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Google's Summer of Code concludes

By Bruce Byfield on September 21, 2005 (8:00:00 AM)

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Google's Summer of Code (SOC), a program that matched computer science students with free and open source software (FOSS) projects and paid for results, is over. Despite some organizational problems, the SOC attracted an overwhelming response from both students and projects, and early indications are that the program has produced a wide range of projects and attracted a number of promising students to the FOSS communities. Whether the program will be repeated, however, remains undetermined.

Danilo Segan, who worked on Sarma, a live editor for GNOME documentation, differs from many students in that he was already involved in the FOSS communities before taking part in the SOC. Previously, Segan has been involved with Serbian translation for GNOME, and several documentation-related projects. As a result, Segan knew when he applied that he wanted to work on a GNOME project. "Also," he said, "since I have been doing a lot of the behind-the-scenes work on GNOME, I wanted something where I would test myself in user interface design as well."

Segan was more focused and more articulate than some of the students in the SOC program. "What I liked best," he said, "is the opportunity to work on free software that I love, while not worrying about real life problems. And it was also the opportunity to finally learn a few technical things I always wanted to learn. Another nice thing is the chance to get to meet a whole lot of IT/Computer Science students sharing the same ideals."

While generally satisfied with his experience, Segan noted widespread dissatisfaction with the management of the program. In particular, he mentioned that many participants were disgruntled because "most non-US students will probably be getting $3,150 because of 30% tax in the US" instead of the full $4,500. This is a problem that might have been avoided for students living in countries with which the United States has reciprocal tax agreements. According to Segan, students also complained about the slow payment and a lack of organization. "Paperwork has been lost and resent for almost everybody a couple of times," he alleged. Nor was there any online tracking system for payments. "I still don't know if I submitted enough data for electronic payment," he said, "or [whether] I will be getting cheques."

These administrative problems aside, Segan views his experience in the SOC as generally positive. He described Federico Mena Quintero, the mentor assigned to him, as "very nice and responsive," and seemed pleased that they could settle some differing ideas about the direction of the project. Segan also believes that his participation has increased his connections in the GNOME documentation project.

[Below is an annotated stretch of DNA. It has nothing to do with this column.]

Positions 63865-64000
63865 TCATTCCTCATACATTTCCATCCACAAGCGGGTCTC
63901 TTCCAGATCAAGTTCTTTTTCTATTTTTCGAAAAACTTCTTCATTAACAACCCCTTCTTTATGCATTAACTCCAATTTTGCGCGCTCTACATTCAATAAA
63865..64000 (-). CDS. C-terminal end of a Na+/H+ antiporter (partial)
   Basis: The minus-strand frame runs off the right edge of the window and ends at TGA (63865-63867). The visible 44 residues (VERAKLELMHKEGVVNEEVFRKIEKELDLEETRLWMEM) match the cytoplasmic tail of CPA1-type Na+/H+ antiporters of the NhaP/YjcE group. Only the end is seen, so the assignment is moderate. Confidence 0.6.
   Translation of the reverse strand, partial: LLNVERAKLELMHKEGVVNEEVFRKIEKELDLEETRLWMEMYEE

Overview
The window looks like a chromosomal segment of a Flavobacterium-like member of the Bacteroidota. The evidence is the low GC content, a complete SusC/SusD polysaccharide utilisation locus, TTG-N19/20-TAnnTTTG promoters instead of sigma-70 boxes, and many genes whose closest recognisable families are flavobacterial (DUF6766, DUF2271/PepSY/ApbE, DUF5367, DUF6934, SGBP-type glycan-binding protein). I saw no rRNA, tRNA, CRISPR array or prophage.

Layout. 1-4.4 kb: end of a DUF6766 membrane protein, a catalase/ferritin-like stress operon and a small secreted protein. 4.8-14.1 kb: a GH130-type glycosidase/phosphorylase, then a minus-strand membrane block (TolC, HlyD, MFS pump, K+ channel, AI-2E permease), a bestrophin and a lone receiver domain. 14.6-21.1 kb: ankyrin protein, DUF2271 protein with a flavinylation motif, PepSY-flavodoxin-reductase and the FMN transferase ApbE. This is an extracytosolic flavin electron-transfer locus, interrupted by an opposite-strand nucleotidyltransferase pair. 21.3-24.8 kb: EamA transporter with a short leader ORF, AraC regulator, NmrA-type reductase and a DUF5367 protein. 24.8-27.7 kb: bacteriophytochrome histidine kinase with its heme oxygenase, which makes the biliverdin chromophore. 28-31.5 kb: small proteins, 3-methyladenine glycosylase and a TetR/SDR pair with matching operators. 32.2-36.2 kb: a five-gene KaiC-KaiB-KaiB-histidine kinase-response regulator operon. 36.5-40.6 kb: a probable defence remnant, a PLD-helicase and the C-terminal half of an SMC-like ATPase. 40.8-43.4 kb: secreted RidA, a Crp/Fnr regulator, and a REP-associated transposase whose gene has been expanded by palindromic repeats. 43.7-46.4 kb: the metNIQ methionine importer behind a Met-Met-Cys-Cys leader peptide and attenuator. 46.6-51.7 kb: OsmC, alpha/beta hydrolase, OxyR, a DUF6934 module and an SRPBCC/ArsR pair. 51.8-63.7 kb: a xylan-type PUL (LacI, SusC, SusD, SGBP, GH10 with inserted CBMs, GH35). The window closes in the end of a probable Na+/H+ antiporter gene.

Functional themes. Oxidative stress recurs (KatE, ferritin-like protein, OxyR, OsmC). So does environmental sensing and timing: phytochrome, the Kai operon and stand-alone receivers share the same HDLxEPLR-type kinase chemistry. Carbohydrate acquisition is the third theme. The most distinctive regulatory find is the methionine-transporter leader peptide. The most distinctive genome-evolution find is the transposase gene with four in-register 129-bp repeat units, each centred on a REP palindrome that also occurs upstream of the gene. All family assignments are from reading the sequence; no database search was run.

On a more personal level, the SOC gave Segan "a good reference on his CV" and increased his technical knowledge while providing him with money to live on for at least six months. "The Google Summer of Code is what every free software contributor dreams about: A chance to earn money working on what you love and enjoy."

Next: Responses from mentoring projects

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Goodness sake

Posted by: Anonymous Coward on September 22, 2005 05:20 PM
Google hands out $8m+ to students doing FOSS and the article majors on Google's difficulties in coping with an immensely popular initiative and on whinging distros complaining that Google gave away too much money.

Let's hope Google feels able to rise above this and do it again next year. Not that I imagine they'd feel too inspired by these sorts of reactions.

Makes me feel proud to be part of the community.

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Re:Goodness sake

Posted by: Anonymous Coward on September 23, 2005 03:25 PM
Quite taken out of context. The only way for the article to be _even_ more positive would have been to only concentrate on the good things, not the things that could be done better because doing something for the very first time never is 100% smooth.

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Another Summer of Code article

Posted by: Anonymous Coward on September 22, 2005 10:20 PM
Not bad..but there is a Summer of Code Article, called What I Did at Google's Summer of Code<a href="http://www.internetnews.com/dev-news/article.php/3547611" title="internetnews.com">http://www.internetnews.com/dev-news/article.<nobr>p<wbr></nobr> hp/3547611</a internetnews.com>
that's a lot better. Strangely enough at least one of the same persons quoted in that article are quoted here as well, with nearly the same quote. They also got a non Google BS quote from a student that works on a google project.

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